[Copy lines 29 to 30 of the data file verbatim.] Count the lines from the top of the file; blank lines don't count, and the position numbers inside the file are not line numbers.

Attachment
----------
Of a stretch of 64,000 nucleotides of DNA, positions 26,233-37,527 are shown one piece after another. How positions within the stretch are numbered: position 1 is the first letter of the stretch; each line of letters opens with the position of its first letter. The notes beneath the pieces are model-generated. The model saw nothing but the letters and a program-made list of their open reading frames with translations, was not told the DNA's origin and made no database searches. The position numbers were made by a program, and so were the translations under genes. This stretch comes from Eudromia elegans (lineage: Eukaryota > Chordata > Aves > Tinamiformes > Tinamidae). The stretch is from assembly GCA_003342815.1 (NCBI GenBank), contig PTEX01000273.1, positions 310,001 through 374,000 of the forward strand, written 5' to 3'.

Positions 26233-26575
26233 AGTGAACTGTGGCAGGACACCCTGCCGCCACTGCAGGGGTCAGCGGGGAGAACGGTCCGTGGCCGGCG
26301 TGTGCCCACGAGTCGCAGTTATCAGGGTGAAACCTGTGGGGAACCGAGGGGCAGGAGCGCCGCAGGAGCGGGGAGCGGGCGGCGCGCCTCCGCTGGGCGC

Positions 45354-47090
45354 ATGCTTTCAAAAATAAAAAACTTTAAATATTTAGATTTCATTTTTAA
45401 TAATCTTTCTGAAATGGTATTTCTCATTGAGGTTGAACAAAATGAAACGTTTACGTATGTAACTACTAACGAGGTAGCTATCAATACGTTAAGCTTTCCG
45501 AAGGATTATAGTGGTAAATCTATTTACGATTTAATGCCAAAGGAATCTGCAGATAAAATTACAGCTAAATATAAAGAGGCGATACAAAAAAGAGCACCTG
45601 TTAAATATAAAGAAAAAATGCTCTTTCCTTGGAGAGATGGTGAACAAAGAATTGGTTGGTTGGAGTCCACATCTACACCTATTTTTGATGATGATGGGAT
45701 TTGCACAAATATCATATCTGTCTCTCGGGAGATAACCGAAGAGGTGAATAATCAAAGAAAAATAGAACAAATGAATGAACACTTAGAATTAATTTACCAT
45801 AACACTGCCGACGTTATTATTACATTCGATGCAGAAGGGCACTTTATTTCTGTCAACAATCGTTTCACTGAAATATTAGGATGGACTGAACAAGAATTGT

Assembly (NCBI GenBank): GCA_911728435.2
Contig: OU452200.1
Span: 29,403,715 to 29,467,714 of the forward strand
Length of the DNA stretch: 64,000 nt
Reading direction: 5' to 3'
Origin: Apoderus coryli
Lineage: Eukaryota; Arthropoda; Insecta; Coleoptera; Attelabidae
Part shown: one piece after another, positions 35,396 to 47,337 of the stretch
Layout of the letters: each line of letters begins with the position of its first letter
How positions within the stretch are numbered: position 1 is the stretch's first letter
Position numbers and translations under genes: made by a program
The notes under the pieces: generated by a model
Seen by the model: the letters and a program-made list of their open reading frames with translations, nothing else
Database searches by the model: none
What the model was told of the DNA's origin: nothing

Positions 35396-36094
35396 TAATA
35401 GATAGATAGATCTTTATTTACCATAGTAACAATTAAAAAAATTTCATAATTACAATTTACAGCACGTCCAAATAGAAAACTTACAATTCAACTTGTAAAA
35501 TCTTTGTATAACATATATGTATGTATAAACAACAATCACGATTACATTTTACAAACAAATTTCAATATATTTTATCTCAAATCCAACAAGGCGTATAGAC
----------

35401 GATAGATAGATCTTTATTTACCATAGTAACAATTAAAAAAATTTCATAATTACAATTTACAGCACGTCCAAATAGAAAACTTACAATTCAACTTGTAAAA
35501 TCTTTGTATAACATATATGTATGTATAAACAACAATCACGATTACATTTTACAAACAAATTTCAATATATTTTATCTCAAATCCAACAAGGCGTATAGAC